The first Acadian settlement in the Teche/Attakapas country was founded by Joseph and was known as Camp Beausoleil. The settlement was at Côte Gelée near the present day town of Broussard in Lafayette Parish. Joseph died within six months of his arrival in Lousiana from yellow fever.

Several of Joseph's and Alexandre's sons soon established themselves in the area know as Bayou Tortue between the Tech and Vermilion Rivers or at La Pointe between Breaux Bridge and St. Martinville. Among these sons of Beausoleil were Raphaël (m. 1754, Rose LeBlanc), Joseph, dit P'tit Joseph (m. 1755 Anastasie LeBlanc, m. 1767 Marguerite Savoie), François (m. 1770 Pélagie Landry), Claude (m. 1772 Louise Hébert, m. 1793 Catherine Trahan), Amand (m. 1771 Hélène Landry, m. 1775 Anne Benoît). Among Alexandre's sons to settle in Louisiana were Jean-Baptiste (m. 1756 Anne Brun, m. 1799 Elisabeth Landry), Simon (m. 1768 Marguerite Blanchard), Pierre (m. 1776 Marie-Blanche Melançon, m. 1798 Marguerite Guidry).

Alexandre's son, Pierre, and Beausoleil's son, Amand, were plantation owners along the Bayou Teche. They grew indigo and sugar cane on their property.

By 1780, Beausoleil's sons, François and Claude, had obtained property on the lower Vermilion River north of present day Abbéville. They were cattlemen, and the former claimed a 1000 acre "vacherie".

Over the years, the family gradually spread out into the areas near New Iberia and Vermilion Parish, and later into Calcasieu Parish, until today it is one of the largest Acadian families in south Louisiana.

Another branch of the Broussard family Louisiana origins can be traced to Ascension Parish where Firmin Broussard (m. Marie Landry ) and Jean Broussard (m. Marguérite Cormier) were living by 1769. They were the sons of Jean-Baptiste Broussard, the nephew of Alexandre and Beausoleil, and Anne Landry who had been deported from Acadie to Maryland. Jean-Baptiste and Anne Broussard had made it to New Orleans with their family by 1766, and they were sent upriver by the Spanish Colonial government. Firmin and Jean started a small branch of the Broussard family along the Mississippi River that gradually spread into Iberville and St. James Parishes.

Two other brothers, Charles (m. Euphhrosine Marriot) and Jean (m. Marguérite Comeau) arrived from France, where they had been sent during the deportation, with the Acadian arrivals of 1785. They settled in West Baton Rouge Parish. Two of Charles' sons, François and Pierre, also established themselved in West Baton Rouge Parish, while their brothers, Jean-Charles and Dominique, eventually moved to Assumption Parish to live along upper Bayou LaFourche. Some of their children moved into Terrebonne Parish in the 1820s. Jean and Marguerite (Comeau) Broussard had only one child, Jean-Baptiste, who had joined the other Broussards in the Attakapas country by 1790. His descendants settled Lafayette and Vermilion Parishes.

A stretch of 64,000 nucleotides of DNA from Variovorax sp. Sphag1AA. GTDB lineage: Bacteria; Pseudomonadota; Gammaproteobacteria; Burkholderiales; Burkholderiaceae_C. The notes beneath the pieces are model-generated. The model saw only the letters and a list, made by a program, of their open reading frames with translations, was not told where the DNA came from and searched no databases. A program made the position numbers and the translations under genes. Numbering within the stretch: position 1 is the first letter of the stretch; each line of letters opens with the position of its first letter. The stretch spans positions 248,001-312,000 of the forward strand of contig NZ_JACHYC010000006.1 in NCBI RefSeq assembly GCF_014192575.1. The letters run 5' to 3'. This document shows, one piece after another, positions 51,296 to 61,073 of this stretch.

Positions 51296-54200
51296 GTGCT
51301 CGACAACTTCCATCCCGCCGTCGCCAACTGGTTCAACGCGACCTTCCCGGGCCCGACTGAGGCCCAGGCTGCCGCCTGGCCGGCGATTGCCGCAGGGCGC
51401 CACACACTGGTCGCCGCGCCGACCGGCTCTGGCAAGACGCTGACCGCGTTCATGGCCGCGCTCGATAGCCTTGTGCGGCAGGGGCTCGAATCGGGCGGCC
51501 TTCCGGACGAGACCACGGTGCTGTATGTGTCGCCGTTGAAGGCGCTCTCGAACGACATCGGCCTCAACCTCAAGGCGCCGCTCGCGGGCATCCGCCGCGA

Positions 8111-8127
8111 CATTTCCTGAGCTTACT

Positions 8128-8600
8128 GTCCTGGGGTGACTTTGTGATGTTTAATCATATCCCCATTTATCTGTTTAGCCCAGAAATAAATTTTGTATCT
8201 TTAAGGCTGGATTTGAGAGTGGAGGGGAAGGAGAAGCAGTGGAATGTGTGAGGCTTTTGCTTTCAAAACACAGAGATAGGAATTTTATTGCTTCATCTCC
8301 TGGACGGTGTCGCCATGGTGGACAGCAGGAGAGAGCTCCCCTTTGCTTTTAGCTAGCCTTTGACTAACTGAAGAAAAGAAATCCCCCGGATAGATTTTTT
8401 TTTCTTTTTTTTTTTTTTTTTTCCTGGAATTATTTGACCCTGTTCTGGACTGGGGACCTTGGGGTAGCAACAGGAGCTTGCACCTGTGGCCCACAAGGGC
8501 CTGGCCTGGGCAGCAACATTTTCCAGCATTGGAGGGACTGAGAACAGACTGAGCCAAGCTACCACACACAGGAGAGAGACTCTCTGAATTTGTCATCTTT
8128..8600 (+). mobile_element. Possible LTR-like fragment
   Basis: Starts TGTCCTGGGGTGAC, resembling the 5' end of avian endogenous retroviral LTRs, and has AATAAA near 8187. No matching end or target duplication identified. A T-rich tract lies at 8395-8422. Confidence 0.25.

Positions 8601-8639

The Avoyelles Parish line of the Broussard family was started by Louis, possibly a relative of the Teche country Broussards (Beausoleil's son, Claude, had a son named Louis born in 1777. Is he this Louis Broussard?). Louis first settled at Grande Prairie, near Opelousas, but by 1795 he was living on land he had purchased in Avoyelles Parish. During the early part of the nineteenth century, three of his sons, Maximilien, Joseph, and Jean-Baptiste, were raising families in that area.

Today, the Broussard family is most prevalent in Vermilion, Lafayette and Iberia Parishes, with significant concentrations in Calcasieu, East Baton Rouge and Orleans Parishes. For many years in south Louisiana, particularly in Vermilion Parish, the Broussard name was synonomous with the cattle industry. Broussards developed a number of the techniques for cattle raising on the Cajun prairie. A healthy number of Broussard families live in Houston and southeast Texas. The name is rare or non-existent in the Acadian regions of the Canadian Maritimes, but the name lives on as Brossard in Québec, where a significant number of the family found refuge after the deportation.

FAIT HISTORIQUE-Pope Pius XI named Our Lady of the Assumption the patroness of the Acadian people, and her feast day, August 15, is celebrated as the National Holiday of the Acadians.